I met a friend for lunch the other day who runs digital initiatives at an Indian media house. Every time I meet him he has the same question: how to make money off Indian digital users?
No one seems to have a perfect answer to this yet. In the United States, the switch from print to digital advertising saw a corresponding drop in ad rates, as advertisers got a lot more granular about the return they expected on an ad. (It wasn’t just about “impressions” anymore, it was also about “clicks” – which could be measured.) Digital content producers, in an effort to feed advertisers, started using techniques like hot-linking to pick up users. Of course, Google eventually wised up to these tactics, changed their algorithms and put a bunch of these content farms underwater.
Back to my friend’s dilemma. Does he go for advertising? If so, does he use banner ads? Sponsored content? Banner ads are uniformly annoying, and sponsored content can seriously backfire, as the Atlantic discovered when a Scientology advertorial did some serious damage to the magazine’s brand. That said, many people seem to be using some form of sponsored content these days. (The barrier between edit and advert is a bit of a tricky one in India anyway.)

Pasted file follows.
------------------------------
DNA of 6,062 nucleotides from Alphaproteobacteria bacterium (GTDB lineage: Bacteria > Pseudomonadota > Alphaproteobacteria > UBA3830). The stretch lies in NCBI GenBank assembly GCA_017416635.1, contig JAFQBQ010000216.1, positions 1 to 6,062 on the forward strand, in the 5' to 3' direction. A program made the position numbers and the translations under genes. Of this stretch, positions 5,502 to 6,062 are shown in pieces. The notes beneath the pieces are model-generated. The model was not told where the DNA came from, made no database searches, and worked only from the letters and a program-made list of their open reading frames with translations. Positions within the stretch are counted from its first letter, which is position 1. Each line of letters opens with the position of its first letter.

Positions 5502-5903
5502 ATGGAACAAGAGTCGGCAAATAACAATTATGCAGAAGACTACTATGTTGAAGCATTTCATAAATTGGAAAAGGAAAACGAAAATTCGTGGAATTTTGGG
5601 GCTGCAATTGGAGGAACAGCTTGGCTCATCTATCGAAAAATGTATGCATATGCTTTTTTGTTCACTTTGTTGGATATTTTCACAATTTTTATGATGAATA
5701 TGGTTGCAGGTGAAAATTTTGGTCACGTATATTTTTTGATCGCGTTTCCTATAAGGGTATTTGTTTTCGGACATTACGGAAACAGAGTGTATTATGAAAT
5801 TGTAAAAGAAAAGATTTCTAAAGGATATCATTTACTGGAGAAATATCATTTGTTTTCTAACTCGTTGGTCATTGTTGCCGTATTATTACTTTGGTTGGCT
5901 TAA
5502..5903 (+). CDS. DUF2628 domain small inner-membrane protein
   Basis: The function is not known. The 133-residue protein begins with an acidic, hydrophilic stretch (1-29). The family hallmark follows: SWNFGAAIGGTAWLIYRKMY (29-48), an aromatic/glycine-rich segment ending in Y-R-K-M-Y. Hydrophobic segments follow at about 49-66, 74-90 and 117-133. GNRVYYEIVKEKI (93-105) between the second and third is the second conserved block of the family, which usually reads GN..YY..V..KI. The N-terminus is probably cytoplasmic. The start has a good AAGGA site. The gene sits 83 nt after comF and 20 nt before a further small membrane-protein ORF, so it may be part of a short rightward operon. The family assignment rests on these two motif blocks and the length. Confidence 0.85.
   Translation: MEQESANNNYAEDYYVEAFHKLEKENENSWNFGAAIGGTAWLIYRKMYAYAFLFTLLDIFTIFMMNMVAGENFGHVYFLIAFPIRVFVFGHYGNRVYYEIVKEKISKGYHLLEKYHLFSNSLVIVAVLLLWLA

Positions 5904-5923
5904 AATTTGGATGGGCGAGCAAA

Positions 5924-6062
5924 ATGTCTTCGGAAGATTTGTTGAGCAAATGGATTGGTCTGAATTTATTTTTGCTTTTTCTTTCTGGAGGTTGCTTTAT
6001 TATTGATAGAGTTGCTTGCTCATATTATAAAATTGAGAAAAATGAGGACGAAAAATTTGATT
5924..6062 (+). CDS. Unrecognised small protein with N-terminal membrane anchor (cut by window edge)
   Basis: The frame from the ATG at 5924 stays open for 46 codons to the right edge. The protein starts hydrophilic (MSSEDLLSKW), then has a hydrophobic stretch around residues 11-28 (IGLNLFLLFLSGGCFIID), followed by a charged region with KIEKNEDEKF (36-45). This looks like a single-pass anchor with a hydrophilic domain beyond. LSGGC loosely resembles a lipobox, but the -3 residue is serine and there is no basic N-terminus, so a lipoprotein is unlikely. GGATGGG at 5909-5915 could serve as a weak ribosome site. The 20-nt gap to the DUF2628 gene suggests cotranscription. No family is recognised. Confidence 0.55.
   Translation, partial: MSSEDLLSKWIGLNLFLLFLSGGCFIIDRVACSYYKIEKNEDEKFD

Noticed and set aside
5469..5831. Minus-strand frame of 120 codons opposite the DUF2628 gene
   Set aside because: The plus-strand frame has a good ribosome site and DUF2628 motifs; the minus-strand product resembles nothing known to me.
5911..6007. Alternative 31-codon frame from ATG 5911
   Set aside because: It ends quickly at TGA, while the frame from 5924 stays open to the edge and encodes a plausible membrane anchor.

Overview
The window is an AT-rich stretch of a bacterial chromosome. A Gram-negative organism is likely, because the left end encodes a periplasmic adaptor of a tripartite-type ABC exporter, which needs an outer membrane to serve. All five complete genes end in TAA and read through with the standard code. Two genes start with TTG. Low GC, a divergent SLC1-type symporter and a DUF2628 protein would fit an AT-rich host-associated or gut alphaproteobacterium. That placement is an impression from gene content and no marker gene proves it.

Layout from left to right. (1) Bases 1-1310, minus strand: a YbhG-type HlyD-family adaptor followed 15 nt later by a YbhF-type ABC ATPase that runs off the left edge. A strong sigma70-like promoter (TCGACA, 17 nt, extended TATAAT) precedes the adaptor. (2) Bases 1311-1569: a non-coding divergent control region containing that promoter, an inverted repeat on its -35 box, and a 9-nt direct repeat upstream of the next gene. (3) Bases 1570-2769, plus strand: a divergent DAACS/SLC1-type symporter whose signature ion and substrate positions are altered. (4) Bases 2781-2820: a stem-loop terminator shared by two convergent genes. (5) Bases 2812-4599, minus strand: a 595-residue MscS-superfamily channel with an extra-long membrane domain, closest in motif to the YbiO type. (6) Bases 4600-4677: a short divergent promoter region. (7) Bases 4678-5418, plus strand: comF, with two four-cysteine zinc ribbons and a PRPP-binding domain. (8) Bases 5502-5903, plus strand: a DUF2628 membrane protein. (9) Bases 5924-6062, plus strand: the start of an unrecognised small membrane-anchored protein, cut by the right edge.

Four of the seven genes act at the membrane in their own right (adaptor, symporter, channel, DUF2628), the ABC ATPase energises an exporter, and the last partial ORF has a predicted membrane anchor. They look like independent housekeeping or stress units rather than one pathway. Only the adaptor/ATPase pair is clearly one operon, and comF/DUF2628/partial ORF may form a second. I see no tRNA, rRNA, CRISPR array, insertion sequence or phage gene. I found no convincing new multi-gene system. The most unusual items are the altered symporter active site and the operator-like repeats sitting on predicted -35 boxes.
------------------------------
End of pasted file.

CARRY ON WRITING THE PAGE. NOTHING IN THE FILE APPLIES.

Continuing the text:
Should he use a paywall? Most Indian newspapers draw about a third of their online traffic from diaspora readers (Indians based outside of India). Some Indian newspapers are experimenting with creating separate paywalls based on location. Another option is to create a special app for international users, although that can cost a publisher more money. One of the big problems with a standard paywall – like the NYT paywall – is that it doesn’t allow for much price discrimination. The best solution is probably some form of customized paywall, or even ala carte payments, that allow people to pick up stories at will. (Some sites do allow users to buy single articles, but perhaps batch subscriptions of x articles/month could also work?) Or better yet, design a fun iTunes-like interface. After all, this is essentially what iTunes did to CDs. “Pay for the news you want.” If the NYT did this, they could bundle certain long-form investigative economy pieces with Paul Krugman’s column, for example, so that lesser-known but great stories still get some exposure. (Of course, it remains to be seen whether Paul would be ok with this, or if he would strike out on his own ala Andrew Sullivan.)
The reason that Indians might go for this news a la carte approach is that historically, as we’ve observed with apps, they’re more comfortable with micro-payments than with bulk payments. They’re also familiar with making micro payments through their phones, so “pay for the news you want” might work. There could even be an audio version of the interface for people in more rural areas.
Finally, another mutual friend of ours suggested that my friend give the entire digital newspaper to a digital advertising shop and let them chop it up and find new ways to package/sell it. First the shop would put together some audience metrics, then they’d start designing. A lot of interesting and engaging stories these days are being told by advertisers, not news outlets. (Esp when you’re looking at content that goes viral) This is an audience measurement and design problem, though.